One point of possible concern is that typical RG-6 uses aluminum shields which make it difficult to solder for the indoor loops so I used some chassis-mount F-connectors to which the loop's conductors were soldered. While the connector is preferred - especially since it allows the loop to be removed - one could probably get away with stripping bare an inch (2cm) of RG-6 aluminum shield, putting a bit of light grease on it (preferably some anti-oxidant grease used for electrical wiring, although petroleum jelly will work) and tightly wrapping some bare copper wire on the shield to which the end of the loop may be connected: The grease is recommended to minimize oxidation of the aluminum-copper connection. Once this is mechanically secure, carefully apply heat-shrink tubing (but not with so much heat as to melt the coaxial cable's foam dielectric) or secure it with a tight wrapping of electrical tape.
Choosing a power supply:
An important point about the power supply is that it SHOULD NOT be a switching supply as that type of power supply will likely generate an interfering signal that is very close to the frequency that you are trying to receive! In some countries, these older types of adapters are no longer available new, but they should still be plentiful as older, surplus items - and you probably have a suitable, orphaned unit laying around your house! If the power supply you choose has some "heft" to it there's probably an old-fashioned iron transformer in side, but if it seems as though it's an empty box, it's probably a "switcher" and should not be used!
While a regulated 12 volt "wall wart" (power adapter) would have been preferred, a cheap, unregulated "12 volt" DC unit (about 15 volts unloaded) was used with good results.
Use the correct version of the LM386 if you use the "Version 2" indoor amplifier:
At this point I will remind the would-be constructor that if other than the "-4" version of the LM386 is used, the power supply voltage applied to the LM386 must not exceed 12 volts. If you find that the voltage is, say, 13-14 volts, the easiest thing to do is to put in series with the LM386 (before the point on the diagram marked "V+") several silicon diodes such as those in the 1N4001 series. Each diode will drop the voltage by about 0.55 volts (e.g. 4 diodes in series will drop a bit more than 2 volts) and simply insert enough of them in series to drop the voltage to a safe level. A series resistor to could also be used to drop the voltage, but one would have to determine the correct value.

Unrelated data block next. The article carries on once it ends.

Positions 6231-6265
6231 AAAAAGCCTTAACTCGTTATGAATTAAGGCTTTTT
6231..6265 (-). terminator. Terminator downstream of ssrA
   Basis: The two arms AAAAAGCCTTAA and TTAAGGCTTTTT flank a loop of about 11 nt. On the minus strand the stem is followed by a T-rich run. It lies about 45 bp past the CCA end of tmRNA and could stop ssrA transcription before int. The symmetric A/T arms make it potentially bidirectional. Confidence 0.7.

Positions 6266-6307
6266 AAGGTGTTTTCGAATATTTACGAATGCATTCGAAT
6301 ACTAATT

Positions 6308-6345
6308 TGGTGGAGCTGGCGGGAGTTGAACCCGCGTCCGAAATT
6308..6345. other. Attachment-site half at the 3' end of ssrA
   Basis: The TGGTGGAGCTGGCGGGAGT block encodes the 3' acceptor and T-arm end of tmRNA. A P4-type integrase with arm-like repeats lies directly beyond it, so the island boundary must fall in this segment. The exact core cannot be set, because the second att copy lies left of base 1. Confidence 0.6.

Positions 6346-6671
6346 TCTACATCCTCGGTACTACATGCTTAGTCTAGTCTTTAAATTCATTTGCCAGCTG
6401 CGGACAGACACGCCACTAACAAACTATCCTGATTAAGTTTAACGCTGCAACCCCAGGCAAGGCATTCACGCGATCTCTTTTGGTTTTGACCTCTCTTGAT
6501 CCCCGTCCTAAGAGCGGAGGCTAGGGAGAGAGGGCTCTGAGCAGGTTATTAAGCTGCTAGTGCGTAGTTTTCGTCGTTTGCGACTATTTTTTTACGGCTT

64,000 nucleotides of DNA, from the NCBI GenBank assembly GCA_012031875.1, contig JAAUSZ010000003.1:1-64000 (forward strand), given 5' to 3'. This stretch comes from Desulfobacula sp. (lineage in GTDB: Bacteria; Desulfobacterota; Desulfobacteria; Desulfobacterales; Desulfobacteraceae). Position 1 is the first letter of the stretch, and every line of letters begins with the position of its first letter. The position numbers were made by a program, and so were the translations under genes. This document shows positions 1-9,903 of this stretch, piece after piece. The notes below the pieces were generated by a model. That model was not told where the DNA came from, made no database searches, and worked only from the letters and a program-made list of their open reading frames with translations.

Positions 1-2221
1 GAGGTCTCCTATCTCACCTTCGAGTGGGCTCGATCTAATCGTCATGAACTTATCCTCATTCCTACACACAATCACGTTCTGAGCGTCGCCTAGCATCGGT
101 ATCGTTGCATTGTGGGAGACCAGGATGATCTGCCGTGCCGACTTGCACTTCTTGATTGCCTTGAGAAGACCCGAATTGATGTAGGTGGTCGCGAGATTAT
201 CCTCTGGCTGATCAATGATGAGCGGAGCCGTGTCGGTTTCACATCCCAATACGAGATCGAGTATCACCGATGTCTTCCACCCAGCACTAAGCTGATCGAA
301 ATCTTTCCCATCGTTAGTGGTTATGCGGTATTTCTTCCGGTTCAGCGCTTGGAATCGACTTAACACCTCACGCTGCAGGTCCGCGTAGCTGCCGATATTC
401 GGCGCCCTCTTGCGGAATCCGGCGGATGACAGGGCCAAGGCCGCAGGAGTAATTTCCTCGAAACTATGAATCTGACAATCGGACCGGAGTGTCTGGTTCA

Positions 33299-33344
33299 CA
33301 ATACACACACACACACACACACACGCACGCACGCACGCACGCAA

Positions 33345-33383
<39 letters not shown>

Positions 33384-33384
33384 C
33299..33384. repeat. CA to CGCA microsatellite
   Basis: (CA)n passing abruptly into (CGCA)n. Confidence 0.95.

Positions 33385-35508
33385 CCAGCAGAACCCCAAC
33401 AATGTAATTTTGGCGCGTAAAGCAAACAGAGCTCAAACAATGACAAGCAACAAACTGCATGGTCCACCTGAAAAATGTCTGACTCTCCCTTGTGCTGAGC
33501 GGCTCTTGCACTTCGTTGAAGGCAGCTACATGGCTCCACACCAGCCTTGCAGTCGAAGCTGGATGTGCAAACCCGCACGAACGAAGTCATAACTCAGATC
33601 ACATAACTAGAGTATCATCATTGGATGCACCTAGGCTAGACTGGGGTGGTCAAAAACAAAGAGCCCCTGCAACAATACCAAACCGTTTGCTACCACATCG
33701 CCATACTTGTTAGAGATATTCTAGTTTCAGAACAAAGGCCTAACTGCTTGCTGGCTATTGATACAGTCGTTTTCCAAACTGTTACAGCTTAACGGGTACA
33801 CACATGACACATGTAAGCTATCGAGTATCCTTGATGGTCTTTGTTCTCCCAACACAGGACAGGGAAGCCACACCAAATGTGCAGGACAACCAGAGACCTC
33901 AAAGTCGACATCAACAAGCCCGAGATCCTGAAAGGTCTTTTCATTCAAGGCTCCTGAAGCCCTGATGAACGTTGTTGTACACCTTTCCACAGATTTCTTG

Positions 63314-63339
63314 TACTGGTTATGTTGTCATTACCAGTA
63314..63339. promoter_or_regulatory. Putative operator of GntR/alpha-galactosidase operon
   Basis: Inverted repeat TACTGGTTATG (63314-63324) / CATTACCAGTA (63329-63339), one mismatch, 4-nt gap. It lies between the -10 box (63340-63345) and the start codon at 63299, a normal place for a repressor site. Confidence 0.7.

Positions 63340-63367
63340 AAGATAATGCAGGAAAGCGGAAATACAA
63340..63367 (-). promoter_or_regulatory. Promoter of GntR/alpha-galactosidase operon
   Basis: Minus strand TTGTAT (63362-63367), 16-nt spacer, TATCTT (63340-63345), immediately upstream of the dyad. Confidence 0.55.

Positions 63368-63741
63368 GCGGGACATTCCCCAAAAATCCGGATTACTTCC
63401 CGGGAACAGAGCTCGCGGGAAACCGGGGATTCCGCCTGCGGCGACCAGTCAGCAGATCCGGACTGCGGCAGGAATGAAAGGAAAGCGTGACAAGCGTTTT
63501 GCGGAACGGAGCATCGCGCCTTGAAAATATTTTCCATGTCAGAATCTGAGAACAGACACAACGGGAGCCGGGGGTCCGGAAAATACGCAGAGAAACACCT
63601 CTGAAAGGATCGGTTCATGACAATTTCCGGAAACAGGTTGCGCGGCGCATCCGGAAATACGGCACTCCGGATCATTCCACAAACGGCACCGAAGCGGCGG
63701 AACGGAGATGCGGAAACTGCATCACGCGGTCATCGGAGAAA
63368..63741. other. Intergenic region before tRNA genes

Adjustments and cautions:
The main caveat of a system like this is that it is necessary to keep a reasonable distance between the outside antenna and a coupling loop. If there is at least one floor between the loop and the outside antenna and/or 10 meters of separation between the two, there should be no problem, but if they are anywhere in close proximity it is possible that the indoor and outdoor loops will couple into each other and cause the system to oscillate! While this oscillation is won't likely cause interference that extends more than a few 10's of meters from the coupling loops, it would prevent the system from working properly!
Other than the orienting of the receive loop and coupling loops as necessary, the only other adjustment is the gain control on the indoor amplifier (R203 for "Version 1" or R302 for "Version 2)). In the case of R203, it's likely that mid-rotation will provide sufficient signal from the coupling loops while on the LM386 version, a starting point would be 3/4 of the maximum.
Performance over the years:
This system (using the "Version 1" amplifier based on the LM7171) was originally installed in about 1998-1999 and has been in nearly continuous use ever since. In that time, it has failed twice:
The first time it failed was a few months after installation and the cover was removed from the outdoor box to inspect the circuit and after allowing the accumulated water to pour out and the circuit board to dry, it started working again! Additional sealing of the outdoor box with RTV and the drilling of two small (1/16", 1-2mm) drain holes in the bottom prevented this from happening again!